Is the Modern Christian Church a Second Laodicea?

   Written by on October 27, 2016 at 9:58 am

logo-hevenerJohn the Revelator, as described in the Book of Revelation, went into vision on the isle of Patmos when Christ, “the beginning and the ending,” the Eternal One, touched him and told him to write to the seven churches, which Christ then went on to name in Chapters 2 and 3.  Jesus assigns to each of the seven churches an angel, to whom John sends Jesus’ messages. The churches named are:  Ephesus, Smyrna, Pergamum, Thyatira, Sardis, Philadelphia, and Laodicea.  The spiritual condition of each church is assessed by Christ. Some churches experience a strong spiritual condition, while others have great spiritual needs.

The church on which we shall focus in this devotional is Laodicea. Laodicea was an ancient city in present-day western Turkey, founded by Seleucid King Antiochus II in honor of his wife, Laodicea.  Laodicea became a prosperous Roman market town on the trade route from the East, famous for its woolen and cotton cloths. The city was an early center of Christianity.  An earthquake destroyed Laodicea, and it has never been rebuilt. Remnants of the ancient city include an aqueduct, a stadium, sarcophagi, an amphitheatre, an odeon, and a cistern. Most of the city remains to be excavated.

Revelation 3: 14-20 reads: “14“To the angel of the church in Laodicea write: The Amen, the faithful and true Witness, the Beginning of the creation of God, says this:  15‘I know your deeds, that you are neither cold nor hot; I wish that you were cold or hot. 16‘So because you are lukewarm, and neither hot nor cold, I will spit you out of My mouth. 17‘Because you say, “I am rich, and have become wealthy, and have need of nothing,” and you do not know that you are wretched and miserable and poor and blind and naked, 18I advise you to buy from Me gold refined by fire so that you may become rich, and white garments so that you may clothe yourself, and that the shame of your nakedness will not be revealed; and eye salve to anoint your eyes so that you may see. 19‘Those whom I love, I reprove and discipline; therefore be zealous and repent. 20‘Behold, I stand at the door and knock; if anyone hears My voice and opens the door, I will come in to him and will dine with him, and he with Me.”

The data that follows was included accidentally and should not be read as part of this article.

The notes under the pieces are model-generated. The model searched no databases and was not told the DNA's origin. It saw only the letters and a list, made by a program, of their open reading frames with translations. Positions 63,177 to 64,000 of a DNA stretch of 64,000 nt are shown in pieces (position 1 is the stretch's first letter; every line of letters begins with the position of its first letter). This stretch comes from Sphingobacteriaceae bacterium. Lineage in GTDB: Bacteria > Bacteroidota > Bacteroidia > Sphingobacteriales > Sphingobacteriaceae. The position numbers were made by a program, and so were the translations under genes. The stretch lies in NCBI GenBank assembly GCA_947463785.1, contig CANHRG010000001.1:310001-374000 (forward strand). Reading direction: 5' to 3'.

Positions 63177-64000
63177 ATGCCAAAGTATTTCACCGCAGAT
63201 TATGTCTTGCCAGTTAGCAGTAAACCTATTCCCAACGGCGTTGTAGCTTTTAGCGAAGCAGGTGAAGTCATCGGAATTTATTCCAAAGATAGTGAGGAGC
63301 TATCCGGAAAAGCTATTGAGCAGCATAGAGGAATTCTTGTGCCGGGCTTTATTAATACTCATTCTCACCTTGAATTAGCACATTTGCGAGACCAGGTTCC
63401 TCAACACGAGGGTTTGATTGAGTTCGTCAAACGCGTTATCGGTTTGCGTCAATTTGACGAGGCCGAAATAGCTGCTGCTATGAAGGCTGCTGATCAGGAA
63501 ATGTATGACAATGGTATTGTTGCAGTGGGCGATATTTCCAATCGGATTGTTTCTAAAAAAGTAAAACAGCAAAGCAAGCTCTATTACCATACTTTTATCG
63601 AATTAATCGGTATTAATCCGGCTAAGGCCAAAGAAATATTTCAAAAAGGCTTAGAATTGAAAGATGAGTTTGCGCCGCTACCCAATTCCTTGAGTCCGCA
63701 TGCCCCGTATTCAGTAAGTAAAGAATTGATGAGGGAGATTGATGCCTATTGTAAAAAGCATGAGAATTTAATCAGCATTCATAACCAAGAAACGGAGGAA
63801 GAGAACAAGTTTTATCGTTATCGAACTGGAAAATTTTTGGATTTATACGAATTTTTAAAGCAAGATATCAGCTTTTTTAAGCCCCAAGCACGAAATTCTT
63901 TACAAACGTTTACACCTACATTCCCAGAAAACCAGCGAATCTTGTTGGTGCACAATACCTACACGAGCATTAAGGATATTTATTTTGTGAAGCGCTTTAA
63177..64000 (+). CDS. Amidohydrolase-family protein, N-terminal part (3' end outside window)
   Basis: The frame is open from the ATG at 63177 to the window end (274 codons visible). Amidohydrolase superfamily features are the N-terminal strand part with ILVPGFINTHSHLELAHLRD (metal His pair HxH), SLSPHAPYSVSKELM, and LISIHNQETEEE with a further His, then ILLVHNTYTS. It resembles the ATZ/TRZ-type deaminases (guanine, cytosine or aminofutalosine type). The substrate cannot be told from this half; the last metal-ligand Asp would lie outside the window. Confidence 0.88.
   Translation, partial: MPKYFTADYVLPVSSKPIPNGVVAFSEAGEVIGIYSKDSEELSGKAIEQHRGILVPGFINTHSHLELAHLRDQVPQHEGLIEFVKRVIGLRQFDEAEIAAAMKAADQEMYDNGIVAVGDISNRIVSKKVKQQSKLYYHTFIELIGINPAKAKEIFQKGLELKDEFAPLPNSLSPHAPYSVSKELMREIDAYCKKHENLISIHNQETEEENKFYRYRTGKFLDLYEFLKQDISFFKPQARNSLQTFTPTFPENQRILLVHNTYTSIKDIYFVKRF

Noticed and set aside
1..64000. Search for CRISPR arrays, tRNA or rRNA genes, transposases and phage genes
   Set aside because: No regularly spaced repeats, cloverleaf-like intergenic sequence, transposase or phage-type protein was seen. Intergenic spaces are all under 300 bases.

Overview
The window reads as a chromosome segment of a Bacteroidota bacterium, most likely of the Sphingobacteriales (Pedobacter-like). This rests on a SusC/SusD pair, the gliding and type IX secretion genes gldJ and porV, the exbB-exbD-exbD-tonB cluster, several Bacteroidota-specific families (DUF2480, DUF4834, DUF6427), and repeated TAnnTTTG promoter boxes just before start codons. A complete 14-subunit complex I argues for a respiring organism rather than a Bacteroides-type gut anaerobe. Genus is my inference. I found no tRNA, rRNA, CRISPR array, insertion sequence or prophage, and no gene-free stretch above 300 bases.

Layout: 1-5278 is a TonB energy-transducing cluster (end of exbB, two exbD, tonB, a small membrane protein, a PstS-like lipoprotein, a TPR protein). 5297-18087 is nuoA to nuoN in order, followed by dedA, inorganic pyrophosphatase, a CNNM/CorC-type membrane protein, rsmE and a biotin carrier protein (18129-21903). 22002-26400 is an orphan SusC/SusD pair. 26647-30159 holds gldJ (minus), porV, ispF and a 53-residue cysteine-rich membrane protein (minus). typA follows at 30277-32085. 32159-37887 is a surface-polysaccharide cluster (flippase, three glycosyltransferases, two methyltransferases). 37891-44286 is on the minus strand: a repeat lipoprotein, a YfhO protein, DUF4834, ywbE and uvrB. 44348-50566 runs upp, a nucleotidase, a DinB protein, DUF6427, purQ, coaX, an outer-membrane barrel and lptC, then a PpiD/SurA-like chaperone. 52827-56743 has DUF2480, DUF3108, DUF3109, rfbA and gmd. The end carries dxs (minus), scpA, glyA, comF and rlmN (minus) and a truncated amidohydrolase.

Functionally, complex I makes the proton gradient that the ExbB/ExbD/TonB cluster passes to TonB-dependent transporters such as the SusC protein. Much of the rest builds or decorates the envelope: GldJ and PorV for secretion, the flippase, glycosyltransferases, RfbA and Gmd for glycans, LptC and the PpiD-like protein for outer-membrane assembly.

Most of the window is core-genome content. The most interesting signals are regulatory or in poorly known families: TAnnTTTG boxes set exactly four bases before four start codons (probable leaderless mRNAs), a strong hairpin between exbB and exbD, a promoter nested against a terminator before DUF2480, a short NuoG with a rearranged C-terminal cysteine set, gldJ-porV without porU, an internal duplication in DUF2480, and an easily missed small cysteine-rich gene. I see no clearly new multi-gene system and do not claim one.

Therefore, we see that the major problem with the Laodicean Church was that it was short-sighted, looking for pleasures of the moment and forgetting about preparing for eternity.

Today, many Christian churches are spiritually lukewarm and are comfortable in their wealth and materialism. Much of the Christian community tends to thinks that because it is rich in wealth and “things,” it is well clothed, both physically and spiritually.  However, Christ tells it that it is spiritually wretched, poor, blind, and naked.  Why?  The people are over-valuing their wealth and “things” and have forgotten that the “love of money is the root of all evil.” (1 Timothy 6:10.)  They have taken the short-term view of life, practicing hedonism which advises, “Eat, drink, and be merry, for tomorrow you die.”  Having largely ignored their eternal future, Christian values have been replaced by secularism, relativism, and materialism.  For a number of years, much of the Christian community has been moving away from God, prayer, and faith, and moving toward wealth, humanism and arrogant human pride.

It would appear that some Christian churches and charities today are in the same spiritual condition as that of Laodicea.  For instance, many pastors receive huge salaries for teaching the gospel of salvation through Jesus Christ.  Religion News Service reports that in 2009, Franklin Graham’s salary amounted to 1.2 million dollars. In 2013, the head of Save the Children was paid $452,568; World Vision’s CEO received $477,043, and the CEO of Food For the Poor, received $416,599.  (Information courtesy The Charlotte Observer.)

Now, we return to Laodicea. Christ, seeing that the Laodiceans are on the pathway to eternal death, Christ rebukes them, hoping to help them see their true spiritual nakedness; He calls upon them to “repent,” to turn away from their selfishness, greed, and hedonism; He invites them to open their lives to Him, Who is knocking, wanting to enter with the gift of eternal life.

The Apostle Paul gives the modern church excellent advice in Romans 13:13,14:  “Let us walk honestly, as in the day; not in rioting and drunkenness, not in chambering and wantonness, not in strife and envying. 14 But put ye on the Lord Jesus Christ, and make not provision for the flesh, to fulfil the lusts thereof.”

Until next week, may God richly bless you and yours!

Contact: fhevener@oilart.com; (434) 392-6255; www.guthriememorial.org.

© 2016 by Fillmer Hevener

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